Consumer groups and families of patients who have died as a result of prescription overdose tried to make their case Monday at the state's Capitol as to why the Medical Board of California should undergo a major overhaul.
Several activists testified before two legislative committees on issues they think need to be addressed, including more accountability and responsibility from the board to protect patients from doctors.
"Our message was that it needs drastic reform or it should not be renewed," said Carmen Balber of Consumer Watchdog.
The Senate Committee on Business, Professions and Economic Development jointly with the Assembly Committee on Business, Professions and Consumer Protection had hearings on six boards within the state's Department of Consumer Affairs, including the Medical Board of California.
The medical board regulates and disciplines doctors.
The hearing was part of what is known as the "Sunset Review," which determines whether the entities should continue to operate or if policy changes are needed.
Balber said that for the past few decades the board has refused to take "dangerous doctors out of practice."
"They are causing overdose deaths and the medical board hasn't done anything to stop them," she said.
Silvia Diego, chief medical officer at the Golden Valley Health Centers, is on the medical board. She was reappointed to that seat by Gov. Jerry Brown.
Diego declined to comment Monday and referred questions to the board's office.
Lisa McGiffert of Consumers Union said her group is hopeful there could be change as a result of this process.
"Our hope is that through the Sunset Review, that these legislative committees can make the board more responsible to the consumers who have complaints … as well as improving information about the doctors they oversee and provide public information," she said.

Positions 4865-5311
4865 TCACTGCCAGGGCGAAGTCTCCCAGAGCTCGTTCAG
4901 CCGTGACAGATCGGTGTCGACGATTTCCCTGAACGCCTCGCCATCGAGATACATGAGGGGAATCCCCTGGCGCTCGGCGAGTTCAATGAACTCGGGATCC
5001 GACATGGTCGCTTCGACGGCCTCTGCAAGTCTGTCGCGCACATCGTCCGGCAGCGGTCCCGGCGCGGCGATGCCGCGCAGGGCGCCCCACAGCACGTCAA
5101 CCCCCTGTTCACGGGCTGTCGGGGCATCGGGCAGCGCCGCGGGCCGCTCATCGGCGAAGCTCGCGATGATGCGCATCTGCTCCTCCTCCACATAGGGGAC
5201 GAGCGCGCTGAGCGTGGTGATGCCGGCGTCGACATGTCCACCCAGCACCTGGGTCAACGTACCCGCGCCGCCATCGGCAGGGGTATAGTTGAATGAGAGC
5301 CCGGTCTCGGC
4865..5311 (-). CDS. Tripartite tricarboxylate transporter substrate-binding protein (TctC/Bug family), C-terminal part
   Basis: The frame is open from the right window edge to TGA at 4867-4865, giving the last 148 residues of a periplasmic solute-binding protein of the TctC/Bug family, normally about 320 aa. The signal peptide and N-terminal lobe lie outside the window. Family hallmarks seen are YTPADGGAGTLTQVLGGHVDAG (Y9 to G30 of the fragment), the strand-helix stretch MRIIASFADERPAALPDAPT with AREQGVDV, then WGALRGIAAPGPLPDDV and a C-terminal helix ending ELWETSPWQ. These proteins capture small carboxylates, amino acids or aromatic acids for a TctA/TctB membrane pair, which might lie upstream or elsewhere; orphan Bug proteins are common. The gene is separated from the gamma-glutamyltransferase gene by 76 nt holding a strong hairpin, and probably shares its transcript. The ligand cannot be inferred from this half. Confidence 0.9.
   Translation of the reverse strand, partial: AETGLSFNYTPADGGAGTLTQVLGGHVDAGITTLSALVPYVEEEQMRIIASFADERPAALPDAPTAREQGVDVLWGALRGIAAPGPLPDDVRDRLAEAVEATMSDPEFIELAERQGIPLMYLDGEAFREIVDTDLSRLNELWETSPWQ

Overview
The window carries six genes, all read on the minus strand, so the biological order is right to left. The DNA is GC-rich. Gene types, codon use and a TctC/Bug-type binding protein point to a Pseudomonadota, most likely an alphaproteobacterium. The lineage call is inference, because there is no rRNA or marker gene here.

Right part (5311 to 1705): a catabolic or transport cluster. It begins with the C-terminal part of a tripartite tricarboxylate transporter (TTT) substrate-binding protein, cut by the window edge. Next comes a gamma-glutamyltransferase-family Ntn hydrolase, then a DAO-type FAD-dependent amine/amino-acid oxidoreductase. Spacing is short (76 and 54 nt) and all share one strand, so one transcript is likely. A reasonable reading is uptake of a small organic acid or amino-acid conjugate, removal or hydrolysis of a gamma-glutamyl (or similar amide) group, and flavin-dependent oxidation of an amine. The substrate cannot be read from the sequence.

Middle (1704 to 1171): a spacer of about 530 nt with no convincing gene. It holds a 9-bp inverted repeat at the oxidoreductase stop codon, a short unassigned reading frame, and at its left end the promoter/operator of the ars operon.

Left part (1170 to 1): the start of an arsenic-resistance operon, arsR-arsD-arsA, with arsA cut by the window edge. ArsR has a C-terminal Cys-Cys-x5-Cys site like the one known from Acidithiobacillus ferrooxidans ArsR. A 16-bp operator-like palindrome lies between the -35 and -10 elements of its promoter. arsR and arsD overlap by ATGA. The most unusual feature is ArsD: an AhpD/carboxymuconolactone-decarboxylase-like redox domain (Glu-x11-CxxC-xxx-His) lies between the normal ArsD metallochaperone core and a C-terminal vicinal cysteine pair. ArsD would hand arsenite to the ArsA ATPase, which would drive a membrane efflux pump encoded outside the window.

Sen. Curren Price, D-Los Angeles, said lawmakers heard the concerns from advocates and others, stressing that legislators want to make sure the board is fulfilling its obligation to consumers.
"We are going to take immediate action to ensure that steps are taken to address the very significant challenges and problems facing the Medical Board of California," said Price, who heads the Senate committee.
The board submitted a report to the legislative committees explaining what it has done since its last review, according to Jennifer Simoes, spokeswoman with the medical board.
Dr. Sidney Wolfe of Public Citizen, a watchdog group that ranks medical boards annually, said some doctors in California are not adequately disciplined by the board.
In the Washington, D.C.-based nonprofit's 2012 ranking of medical boards, California was No. 28 for its rate of serious disciplinary actions from 2009-11.
"California's is not one of the best medical boards," Wolfe said in a previous interview.
Reporter Yesenia Amaro can be reached at (209) 385-2482, or [email protected].